Homelessness in Edmonton could become a thing of the past over the next 10 years only if a new billion-dollar plan from a committee — handpicked by Mayor Stephen Mandel to look into the growing problem — is followed through, the committee said.
The Edmonton Committee to End Homelessness says the plan will ensure all citizens will have access to safe, affordable and permanent housing by building new housing facilities and creating new partnerships with landlords to get people in homes as soon as possible.
“The 10-year plan is really just a road map, but we have just started on the journey today,” said committee chair Linda Hughes after unveiling the plan to the public at city hall Thursday.
The plan also sets out aggressive targets and strategies around five goals, including reducing the number of homeless people staying in shelters down to levels seen in 2006 by 2012.
It will also require cash from all three levels of government in order for the plan to become a reality, said Hughes, who adds it will save taxpayers in the long run as an average homeless person spends up to 65 man-hours in emergency rooms.
“It costs a lot less and makes more sense in helping someone find a home,” said Hughes.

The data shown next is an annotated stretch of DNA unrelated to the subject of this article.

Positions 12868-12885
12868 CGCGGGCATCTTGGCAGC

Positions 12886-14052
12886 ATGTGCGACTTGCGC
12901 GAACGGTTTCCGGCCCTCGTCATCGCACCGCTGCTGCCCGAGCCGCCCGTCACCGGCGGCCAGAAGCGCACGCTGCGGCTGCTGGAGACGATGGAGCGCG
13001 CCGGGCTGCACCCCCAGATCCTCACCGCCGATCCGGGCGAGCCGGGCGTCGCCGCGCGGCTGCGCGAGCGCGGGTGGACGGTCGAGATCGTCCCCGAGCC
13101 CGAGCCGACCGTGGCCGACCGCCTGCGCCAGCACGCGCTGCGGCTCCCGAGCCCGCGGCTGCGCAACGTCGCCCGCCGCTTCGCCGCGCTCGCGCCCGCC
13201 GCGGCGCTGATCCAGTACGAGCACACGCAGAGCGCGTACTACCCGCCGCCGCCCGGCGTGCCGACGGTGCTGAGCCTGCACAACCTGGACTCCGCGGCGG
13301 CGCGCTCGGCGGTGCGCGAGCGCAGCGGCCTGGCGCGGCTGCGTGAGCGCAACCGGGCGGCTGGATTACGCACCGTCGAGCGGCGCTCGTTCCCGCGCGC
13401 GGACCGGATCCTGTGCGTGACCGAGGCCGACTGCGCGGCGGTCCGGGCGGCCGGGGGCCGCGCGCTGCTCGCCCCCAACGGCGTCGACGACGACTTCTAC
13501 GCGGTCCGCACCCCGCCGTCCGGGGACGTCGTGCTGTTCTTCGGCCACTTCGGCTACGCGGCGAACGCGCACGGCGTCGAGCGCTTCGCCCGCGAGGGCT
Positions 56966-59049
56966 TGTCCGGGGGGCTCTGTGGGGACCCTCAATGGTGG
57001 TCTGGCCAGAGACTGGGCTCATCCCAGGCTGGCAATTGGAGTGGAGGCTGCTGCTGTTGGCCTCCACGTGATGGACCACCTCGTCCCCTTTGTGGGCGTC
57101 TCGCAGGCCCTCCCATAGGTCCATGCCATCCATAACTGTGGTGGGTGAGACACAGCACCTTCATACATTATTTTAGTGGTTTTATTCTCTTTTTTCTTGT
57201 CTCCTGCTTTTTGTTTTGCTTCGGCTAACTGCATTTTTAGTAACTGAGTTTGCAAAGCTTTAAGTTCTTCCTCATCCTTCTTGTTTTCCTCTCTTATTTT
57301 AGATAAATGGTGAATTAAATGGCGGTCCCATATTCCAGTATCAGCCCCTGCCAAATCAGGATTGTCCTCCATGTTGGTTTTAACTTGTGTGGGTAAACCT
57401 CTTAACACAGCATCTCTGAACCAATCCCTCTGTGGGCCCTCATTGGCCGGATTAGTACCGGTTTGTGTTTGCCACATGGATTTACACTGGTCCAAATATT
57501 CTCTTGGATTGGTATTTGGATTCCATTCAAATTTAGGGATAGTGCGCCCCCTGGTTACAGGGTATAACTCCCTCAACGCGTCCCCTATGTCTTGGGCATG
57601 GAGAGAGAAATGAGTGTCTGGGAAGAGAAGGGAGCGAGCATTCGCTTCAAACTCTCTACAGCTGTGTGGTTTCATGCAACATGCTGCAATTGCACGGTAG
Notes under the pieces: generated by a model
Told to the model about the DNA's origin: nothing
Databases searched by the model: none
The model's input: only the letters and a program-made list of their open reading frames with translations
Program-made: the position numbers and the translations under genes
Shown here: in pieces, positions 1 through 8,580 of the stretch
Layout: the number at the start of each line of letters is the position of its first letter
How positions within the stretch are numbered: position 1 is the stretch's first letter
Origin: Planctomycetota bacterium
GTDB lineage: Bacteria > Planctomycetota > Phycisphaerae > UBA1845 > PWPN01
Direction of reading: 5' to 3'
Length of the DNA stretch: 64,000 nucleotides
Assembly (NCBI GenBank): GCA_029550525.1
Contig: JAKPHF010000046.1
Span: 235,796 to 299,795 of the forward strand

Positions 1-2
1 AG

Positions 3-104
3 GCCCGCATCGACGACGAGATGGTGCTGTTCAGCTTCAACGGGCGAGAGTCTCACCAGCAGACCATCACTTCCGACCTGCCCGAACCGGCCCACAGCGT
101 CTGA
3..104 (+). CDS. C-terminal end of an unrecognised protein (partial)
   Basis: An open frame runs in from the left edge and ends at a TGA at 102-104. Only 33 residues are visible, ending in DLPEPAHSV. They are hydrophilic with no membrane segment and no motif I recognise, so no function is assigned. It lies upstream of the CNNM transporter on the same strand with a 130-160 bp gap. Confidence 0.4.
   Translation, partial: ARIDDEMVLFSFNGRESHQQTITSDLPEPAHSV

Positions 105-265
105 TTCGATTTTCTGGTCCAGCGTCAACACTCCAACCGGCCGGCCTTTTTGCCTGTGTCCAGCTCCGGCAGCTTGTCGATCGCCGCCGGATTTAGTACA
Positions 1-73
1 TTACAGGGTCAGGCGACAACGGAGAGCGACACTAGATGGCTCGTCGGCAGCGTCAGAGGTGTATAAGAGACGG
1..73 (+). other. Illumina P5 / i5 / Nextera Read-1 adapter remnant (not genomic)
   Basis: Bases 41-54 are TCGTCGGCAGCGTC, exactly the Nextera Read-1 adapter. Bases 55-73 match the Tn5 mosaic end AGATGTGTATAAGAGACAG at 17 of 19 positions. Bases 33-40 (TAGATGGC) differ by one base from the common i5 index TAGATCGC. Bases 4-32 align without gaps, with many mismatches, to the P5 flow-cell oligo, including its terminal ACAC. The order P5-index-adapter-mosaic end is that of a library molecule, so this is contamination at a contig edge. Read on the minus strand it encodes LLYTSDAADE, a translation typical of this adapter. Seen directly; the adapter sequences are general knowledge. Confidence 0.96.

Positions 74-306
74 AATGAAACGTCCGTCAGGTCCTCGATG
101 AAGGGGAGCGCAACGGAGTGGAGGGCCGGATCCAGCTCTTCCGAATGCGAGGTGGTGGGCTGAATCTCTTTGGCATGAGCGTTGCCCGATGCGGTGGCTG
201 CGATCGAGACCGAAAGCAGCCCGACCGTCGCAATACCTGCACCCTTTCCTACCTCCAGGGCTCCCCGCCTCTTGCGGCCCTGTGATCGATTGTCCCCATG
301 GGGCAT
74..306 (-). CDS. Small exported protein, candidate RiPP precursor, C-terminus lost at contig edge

“It is an important thing that the citizens of Edmonton want to see,” said a visibly emotional Mandel, who came close to wiping away tears from his face during the unveiling.
“(Citizens) don’t want to see people living in those conditions and they expect politicians to do something about it. This committee has done a great job.”
Alberta Housing Minister Yvonne Fritz called the plan bold and ambitious, but she won’t be signing any government cheques for funding just yet.
“(This) is a very important area that we are addressing right now … but it hasn’t finalized,” said Fritz. “And you can understand, with the economy the way it is today.”
Fritz says any announcement in funding will happen after the province unveils its budget.